• The Hollywood Reporter on LinkedIn
  • Follow THR on Pinterest

Rick Rubin Talks Adele: 'There Are 4 More Singles' On '21'

adele vh1 divas publicity

"It's just the beginning," says the veteran producer and co-Chairman of Columbia Records of Adele's album, which has spent 10 weeks at No. 1 on the Billboard 200.

Rick Rubin routinely keeps his production plate full -- even now he's juggling the Red Hot Chili Peppers' just-finished I'm With You (due Aug. 30) and upcoming projects by Metallica, Linkin Park, the Avett Brothers and possibly ZZ Top and Kid Rock. So it doesn't leave a lot of time to bask in his successes.

But Rubin is taking a moment to enjoy the success of British singer Adele's sophomore effort 21, an album for which he produced five tracks, including her remake of the Cure's "Lovesong." 21 has been certified double-platinum  and has logged 10 weeks atop the Billboard 200 and 15 weeks at No. 1 in the U.K. as well as chart-stopping stints in nine other countries. It's the top-selling album in the world so far this year at more than 7 million copies and made Adele the first living act since the Beatles in 1964 to have two U.K. Top Five albums and singles simultaneously. Her success, Rubin says, has far exceeded what he and his fellow executives at Columbia Records, where he has been co-chairman since 2007, ever expected.

"No one ever has any thoughts like that, ever," Rubin told Billboard.biz. "Our whole goal is just to make something that we really like and that we think is really good, and then you hope that other people like it, too. But you can never predict what anyone else is going to like."

Rubin chalks 21's success up to the Adele being "an incredible singer" and the fact that the music is "the real thing, and at a time when so much music is made through a more manufactured process, she is a self-contained, real artist who writes her songs and sings her songs and uses her vocal instrument in way we don't get to hear a lot." He also said he feels that 21 benefited from a bit of creative restraint during the recording of the album.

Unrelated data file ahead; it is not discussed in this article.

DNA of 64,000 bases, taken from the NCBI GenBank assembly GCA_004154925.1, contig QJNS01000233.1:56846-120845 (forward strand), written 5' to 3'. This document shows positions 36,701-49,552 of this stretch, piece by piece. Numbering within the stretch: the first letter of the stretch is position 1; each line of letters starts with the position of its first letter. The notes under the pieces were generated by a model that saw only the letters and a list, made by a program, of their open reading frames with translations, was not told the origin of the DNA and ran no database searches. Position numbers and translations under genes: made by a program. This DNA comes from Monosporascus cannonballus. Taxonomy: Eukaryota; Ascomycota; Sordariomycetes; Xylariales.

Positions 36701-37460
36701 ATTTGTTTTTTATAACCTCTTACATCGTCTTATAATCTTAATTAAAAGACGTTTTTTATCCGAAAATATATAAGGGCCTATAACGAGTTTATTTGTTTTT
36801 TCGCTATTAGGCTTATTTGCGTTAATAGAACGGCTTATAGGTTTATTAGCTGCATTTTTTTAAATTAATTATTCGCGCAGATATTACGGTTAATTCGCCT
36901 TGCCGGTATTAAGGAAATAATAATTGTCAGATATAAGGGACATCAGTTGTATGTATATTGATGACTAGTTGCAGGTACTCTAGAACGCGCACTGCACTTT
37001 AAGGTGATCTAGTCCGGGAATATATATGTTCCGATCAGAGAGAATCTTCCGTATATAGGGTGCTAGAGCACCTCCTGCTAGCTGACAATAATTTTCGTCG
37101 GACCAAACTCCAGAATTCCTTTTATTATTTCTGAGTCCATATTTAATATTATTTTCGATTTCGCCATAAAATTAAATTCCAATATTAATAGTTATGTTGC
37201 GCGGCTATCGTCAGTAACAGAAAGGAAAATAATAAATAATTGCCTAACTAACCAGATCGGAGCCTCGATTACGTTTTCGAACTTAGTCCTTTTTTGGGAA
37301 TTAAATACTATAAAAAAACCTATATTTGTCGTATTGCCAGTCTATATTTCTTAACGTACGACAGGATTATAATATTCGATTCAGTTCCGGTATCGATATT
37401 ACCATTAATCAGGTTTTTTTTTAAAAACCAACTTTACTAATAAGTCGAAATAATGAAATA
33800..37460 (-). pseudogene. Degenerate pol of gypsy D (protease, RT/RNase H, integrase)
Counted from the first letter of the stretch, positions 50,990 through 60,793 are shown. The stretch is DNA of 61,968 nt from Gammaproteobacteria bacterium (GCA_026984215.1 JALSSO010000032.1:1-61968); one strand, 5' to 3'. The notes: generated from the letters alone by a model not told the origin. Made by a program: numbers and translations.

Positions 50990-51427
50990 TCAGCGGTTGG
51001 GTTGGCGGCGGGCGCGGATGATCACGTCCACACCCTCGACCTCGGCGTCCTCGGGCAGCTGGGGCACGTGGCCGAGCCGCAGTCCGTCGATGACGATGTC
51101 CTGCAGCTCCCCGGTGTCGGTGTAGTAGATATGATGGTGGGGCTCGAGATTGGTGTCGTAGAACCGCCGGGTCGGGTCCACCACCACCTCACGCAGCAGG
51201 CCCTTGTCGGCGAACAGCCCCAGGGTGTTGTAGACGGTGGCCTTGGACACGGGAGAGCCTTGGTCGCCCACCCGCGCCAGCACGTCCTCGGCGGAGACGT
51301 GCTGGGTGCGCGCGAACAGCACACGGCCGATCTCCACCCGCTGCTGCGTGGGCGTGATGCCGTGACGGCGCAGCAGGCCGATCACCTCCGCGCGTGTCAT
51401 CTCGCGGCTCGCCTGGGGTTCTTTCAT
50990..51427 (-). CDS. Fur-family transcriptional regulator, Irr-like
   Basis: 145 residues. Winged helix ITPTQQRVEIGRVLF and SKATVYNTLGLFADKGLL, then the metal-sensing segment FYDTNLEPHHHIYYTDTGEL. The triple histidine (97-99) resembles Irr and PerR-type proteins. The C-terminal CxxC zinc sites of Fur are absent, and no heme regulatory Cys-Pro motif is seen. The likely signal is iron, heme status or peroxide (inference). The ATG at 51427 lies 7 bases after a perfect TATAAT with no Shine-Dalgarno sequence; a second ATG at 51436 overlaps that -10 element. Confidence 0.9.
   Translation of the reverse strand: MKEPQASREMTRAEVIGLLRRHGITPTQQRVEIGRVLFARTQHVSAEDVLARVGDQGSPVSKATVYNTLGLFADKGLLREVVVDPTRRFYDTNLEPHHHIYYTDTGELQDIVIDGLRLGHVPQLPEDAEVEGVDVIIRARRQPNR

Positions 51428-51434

"There was a moment in time where there was some discussion of us going into the studio sooner," he recalled, "and I really fought for us to push off the recording for probably an extra six or nine months until most of the songs were written -- just to really go in with the strength and power of a good body of work. So a lot of the talk was just about the songwriting part and really getting in tune with the best possible material and taking our time and not being impatient and having patience and caring about quality."

As for the album's future, Rubin said, "We think there are probably five [singles], so I think it's just beginning, really. I think it's got a long life, and she's barely toured at all, so it really is in the baby stages. It's a beautiful album that we're all really proud of and it's amazing that it's connecting with people the way it is and we just hope it continues to do so."

21's success, of course, is not only a triumph for Rubin as a producer but also in his role at Columbia. Though his deal allows him to continue to produce artists on other labels, this is one for the home team, as it were -- though Rubin is quick to explain that his reward comes more from being in the production booth than the executive offices, a role that has caused some controversy over the past couple of years.

"I always focus on the creative," said Rubin, whose album with the Avett Brothers will be released by Columbia. "I live in the creative and let the creative decisions carry what happens on the business side. I was asked to come to the company in a creative role, so that is really where my heart lives. I try not to get involved in the [business] side of things and leave that to the people at the label. And it's been like that my whole career, from the beginning of Def Jam to now. Things are no different now than they've ever been.

"My job is the same as it is when I'm in the studio producing a record -- to share my opinions, be honest and truthful," Rubin continued. "Ultimately it is like the role of a coach. The artist, ultimately, at the end of the day, gets to do what they want to do. And the company, at the end of the day, gets to do what they want to do. I try to be the voice of reason and positive creativity and sometimes other people have other ideas, and it's all cool."